WINSTON-SALEM, N.C. - Green tobacco sickness, characterized by headache, nausea, vomiting and dizziness, may be increasing as family tobacco farms are consolidated into large commercial operations and work is done by migrant or seasonal farm workers, according to a Wake Forest University School of Medicine epidemiologist.
Writing in the current American Journal of Industrial Medicine, Sara A. Quandt, Ph.D., said that 41 percent of tobacco farm workers reported having green tobacco sickness at least once during the summer. Most are migrant Hispanic farm workers.
Quandt, associate professor of public health sciences (epidemiology), and four colleagues reported that the illness typically occurs after exposure to wet tobacco leaves in the morning while plants are still covered with dew, or after a rain. The disease is attributed to acute nicotine poisoning caused by contact with nicotine on the plants, which is rapidly absorbed through the skin.
"This is the first survey research to document green tobacco sickness as an occupational health risk among seasonal and migrant farm workers," Quandt reported.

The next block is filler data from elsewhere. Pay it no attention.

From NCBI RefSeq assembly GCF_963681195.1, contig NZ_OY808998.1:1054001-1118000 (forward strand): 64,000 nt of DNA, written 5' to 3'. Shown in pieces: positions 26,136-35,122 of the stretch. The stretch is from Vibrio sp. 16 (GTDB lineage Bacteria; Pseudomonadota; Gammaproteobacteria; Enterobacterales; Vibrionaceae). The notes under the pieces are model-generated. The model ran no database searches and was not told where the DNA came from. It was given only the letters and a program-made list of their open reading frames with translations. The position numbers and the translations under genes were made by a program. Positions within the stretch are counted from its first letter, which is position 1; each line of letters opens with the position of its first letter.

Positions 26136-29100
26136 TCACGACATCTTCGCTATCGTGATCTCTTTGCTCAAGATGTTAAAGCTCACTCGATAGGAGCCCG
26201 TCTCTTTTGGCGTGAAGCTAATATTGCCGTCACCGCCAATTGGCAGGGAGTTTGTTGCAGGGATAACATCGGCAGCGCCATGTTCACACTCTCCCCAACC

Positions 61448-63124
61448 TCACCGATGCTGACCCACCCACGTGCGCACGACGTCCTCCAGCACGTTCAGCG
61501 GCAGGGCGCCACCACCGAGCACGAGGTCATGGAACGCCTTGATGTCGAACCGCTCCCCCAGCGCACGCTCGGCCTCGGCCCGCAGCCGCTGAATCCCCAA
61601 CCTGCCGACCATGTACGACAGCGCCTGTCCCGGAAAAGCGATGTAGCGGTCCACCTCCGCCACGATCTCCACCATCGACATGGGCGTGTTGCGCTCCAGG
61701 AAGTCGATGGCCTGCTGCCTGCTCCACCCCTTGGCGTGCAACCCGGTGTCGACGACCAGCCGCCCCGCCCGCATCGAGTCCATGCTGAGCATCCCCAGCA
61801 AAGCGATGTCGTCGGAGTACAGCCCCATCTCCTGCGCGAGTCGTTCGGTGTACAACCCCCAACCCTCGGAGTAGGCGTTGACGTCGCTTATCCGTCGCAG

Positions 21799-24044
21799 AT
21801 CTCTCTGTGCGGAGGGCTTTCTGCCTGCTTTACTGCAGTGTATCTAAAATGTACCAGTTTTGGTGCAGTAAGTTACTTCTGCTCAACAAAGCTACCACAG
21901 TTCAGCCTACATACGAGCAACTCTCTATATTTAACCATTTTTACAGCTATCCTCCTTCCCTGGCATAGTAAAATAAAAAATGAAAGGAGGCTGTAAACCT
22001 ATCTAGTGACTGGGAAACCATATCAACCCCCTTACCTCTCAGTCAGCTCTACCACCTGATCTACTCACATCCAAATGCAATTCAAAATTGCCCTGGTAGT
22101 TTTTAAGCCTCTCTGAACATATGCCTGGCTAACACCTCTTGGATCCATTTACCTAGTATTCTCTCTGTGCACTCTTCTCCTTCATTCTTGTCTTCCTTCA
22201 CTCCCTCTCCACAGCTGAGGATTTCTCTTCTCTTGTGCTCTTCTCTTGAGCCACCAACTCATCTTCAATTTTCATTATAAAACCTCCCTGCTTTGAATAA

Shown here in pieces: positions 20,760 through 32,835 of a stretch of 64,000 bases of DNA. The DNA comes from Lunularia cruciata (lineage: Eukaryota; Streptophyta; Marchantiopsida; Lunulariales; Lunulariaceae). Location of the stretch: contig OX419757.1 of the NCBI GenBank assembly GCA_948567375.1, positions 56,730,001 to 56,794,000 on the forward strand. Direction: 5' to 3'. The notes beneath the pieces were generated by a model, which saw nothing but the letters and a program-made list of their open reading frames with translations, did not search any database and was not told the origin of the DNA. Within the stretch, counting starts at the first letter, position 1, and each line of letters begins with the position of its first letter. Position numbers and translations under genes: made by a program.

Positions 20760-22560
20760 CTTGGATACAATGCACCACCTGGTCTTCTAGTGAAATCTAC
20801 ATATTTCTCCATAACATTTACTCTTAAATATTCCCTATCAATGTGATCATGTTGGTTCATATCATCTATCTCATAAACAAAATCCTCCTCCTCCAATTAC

While green tobacco sickness was first described in the medical literature in 1970, it rarely came to medical attention, perhaps because it was less likely to occur on small family tobacco farms, where exposure to wet tobacco leaves was limited.
"Instead of family groups with a few workers doing a relatively small amount of tobacco work, there are now hired, low-paid, usually minority workers working in tobacco almost exclusively for 8-12 weeks each year," Quandt said. "These workers are exposed to the risks of tobacco work for longer, more intensive periods of time than was ever the case for farming families."
Furthermore, she said, most of the migrants are from southern Mexico and are much shorter than the whites and African-Americans who used to work family tobacco farms. That difference in height may be critical during production when th
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